Researchers from the University of Cardiff have been awarded more than $800,000 by the US Department of Justice to develop a pre-crime detection system.
Boffins from the University’s Social Data Science Lab, which brings together a range of scientists to study the methodological, theoretical, empirical and technical dimensions of data analytics in social policy contexts, will tackle hate crime in Los Angeles by developing a statistical tool that uses social media information to make real-time predictions of where hate crimes are likely to occur.
The team plans to analyse data from Twitter and cross-reference it with LAPD data on reported hate crimes "to develop markers, or signatures, which could indicate if, and where, a hate crime is likely to take place at a certain point in time," and thus enable the boys in blue to intervene.
It is reportedly the first time that social media has been used in the US to create predictive policing models for preventing hate crime, defined by the researchers as a "prejudice-motivated crime, often violent, which occurs when a perpetrator targets a victim because of his or her affiliation to a social group, such as their sex, ethnicity, disability or religion."
The LAPD has been excited about predictive policing for quite some time, with a paper on Randomized Controlled Field Trials of Predictive Policing published in the Journal of the American Statistical Association last year.
The paper used data from the LAPD and from Kent Police in the UK to establish a method for identifying crime hotspots and reduce its occurrence by deploying police officers there ahead of time.
Predictive policing has been criticised, however. Critics allege that the creation of crime models from existing data damages the capability of police forces to react to new or novel criminal occurrences and instead encourages confirmation bias in policing techniques.
Faiza Patel, the co-director of the Liberty and National Security Program at the Brennan Center for Justice at New York University Law School, wrote a warning article in the New York Times about the need for police to distinguish statistical probability from reasonable suspicion:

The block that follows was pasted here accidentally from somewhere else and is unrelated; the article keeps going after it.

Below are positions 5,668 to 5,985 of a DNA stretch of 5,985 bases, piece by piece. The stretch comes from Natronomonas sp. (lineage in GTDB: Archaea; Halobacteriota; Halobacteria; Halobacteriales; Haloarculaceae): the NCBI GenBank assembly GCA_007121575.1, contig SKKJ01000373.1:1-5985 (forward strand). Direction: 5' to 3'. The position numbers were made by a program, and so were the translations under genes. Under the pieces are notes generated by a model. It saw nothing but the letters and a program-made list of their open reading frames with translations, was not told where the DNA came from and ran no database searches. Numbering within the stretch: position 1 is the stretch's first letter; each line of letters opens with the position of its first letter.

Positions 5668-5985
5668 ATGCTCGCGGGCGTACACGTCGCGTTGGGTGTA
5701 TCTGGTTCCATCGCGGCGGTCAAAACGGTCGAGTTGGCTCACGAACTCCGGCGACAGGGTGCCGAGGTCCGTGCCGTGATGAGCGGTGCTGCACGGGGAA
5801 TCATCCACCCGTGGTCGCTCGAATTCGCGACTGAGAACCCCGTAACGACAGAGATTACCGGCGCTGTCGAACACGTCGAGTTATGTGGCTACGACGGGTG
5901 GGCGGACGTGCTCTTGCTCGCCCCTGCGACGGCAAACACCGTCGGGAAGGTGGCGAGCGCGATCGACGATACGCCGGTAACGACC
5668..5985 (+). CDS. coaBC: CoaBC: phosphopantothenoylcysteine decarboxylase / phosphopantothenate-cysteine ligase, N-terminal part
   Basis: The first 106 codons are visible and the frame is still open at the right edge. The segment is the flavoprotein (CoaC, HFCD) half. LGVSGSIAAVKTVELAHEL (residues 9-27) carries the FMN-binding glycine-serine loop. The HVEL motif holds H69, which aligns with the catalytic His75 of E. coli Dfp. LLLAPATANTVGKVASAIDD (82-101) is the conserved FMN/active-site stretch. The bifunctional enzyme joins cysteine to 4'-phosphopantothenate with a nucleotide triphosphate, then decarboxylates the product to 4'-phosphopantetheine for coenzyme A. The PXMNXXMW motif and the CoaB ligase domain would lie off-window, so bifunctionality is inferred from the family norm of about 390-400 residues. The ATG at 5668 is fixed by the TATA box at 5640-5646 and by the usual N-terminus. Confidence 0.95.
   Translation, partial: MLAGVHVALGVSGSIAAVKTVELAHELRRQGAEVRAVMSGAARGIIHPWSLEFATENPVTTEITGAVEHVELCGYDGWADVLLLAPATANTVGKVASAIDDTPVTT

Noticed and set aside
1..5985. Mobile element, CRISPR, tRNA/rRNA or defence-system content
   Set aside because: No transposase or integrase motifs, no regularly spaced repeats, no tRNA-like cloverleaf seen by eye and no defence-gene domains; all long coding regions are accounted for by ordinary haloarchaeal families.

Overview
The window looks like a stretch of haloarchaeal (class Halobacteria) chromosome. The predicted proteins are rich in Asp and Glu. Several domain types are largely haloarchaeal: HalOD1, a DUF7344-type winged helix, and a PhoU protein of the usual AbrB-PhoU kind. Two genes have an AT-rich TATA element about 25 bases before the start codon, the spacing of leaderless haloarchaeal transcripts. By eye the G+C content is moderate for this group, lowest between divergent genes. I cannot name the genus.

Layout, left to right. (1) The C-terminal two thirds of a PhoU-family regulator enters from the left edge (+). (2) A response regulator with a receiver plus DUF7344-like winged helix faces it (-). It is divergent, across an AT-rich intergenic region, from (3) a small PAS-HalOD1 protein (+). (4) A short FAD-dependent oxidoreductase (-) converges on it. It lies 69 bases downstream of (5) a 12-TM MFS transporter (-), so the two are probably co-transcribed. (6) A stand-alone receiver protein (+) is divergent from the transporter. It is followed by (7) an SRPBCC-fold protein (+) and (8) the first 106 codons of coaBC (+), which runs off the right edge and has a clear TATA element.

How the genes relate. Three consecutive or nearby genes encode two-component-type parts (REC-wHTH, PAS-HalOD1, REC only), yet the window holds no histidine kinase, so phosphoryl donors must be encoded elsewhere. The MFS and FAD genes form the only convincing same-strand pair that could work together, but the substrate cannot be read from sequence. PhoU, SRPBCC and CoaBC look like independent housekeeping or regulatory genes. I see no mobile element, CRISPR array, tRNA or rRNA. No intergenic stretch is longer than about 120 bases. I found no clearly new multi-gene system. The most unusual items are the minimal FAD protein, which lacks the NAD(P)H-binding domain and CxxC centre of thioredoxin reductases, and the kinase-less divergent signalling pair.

At a time of rising concern about over-policing in minority communities, surging police to particular locations may have its own compounding negative consequences. Technology that purports to zero in on categories of people likely to commit crimes is even more suspect. It undermines the constitutional requirement that police should target people based upon an individual suspicion of wrongdoing, not statistical probability.
Previous research from the Social Data Science Lab boffins at Cardiff had found that Twitter data could be used to identify hot spots, such as certain states or cities, where hate speech has occurred but where hate crime has not been reported, for example in areas where recent immigrants may be unlikely to report crimes against them due to fear of deportation.
Professor Matt Williams, from the University’s School of Social Science, said: “Developing a better understanding of hateful sentiments online and their relationship with crime on the streets could push law enforcement to better identify, report and address hate crimes that are occurring offline.”
Dr Pete Burnap, from Cardiff's School of Computer Science and Informatics, said: “This is the first study in the United States to use social media data in predictive policing models of hate crime. Predictive policing is a proactive law enforcement model that has become more common partially due to the advent of advanced analytics such as data mining and machine-learning methods.”
“New analytic approaches and the ability to process very large data sets have increased the accuracy of predictive models over traditional crime analysis methods and this project will evaluate if police departments can leverage these new data and techniques to reduce hate crimes.” Burnap added. ®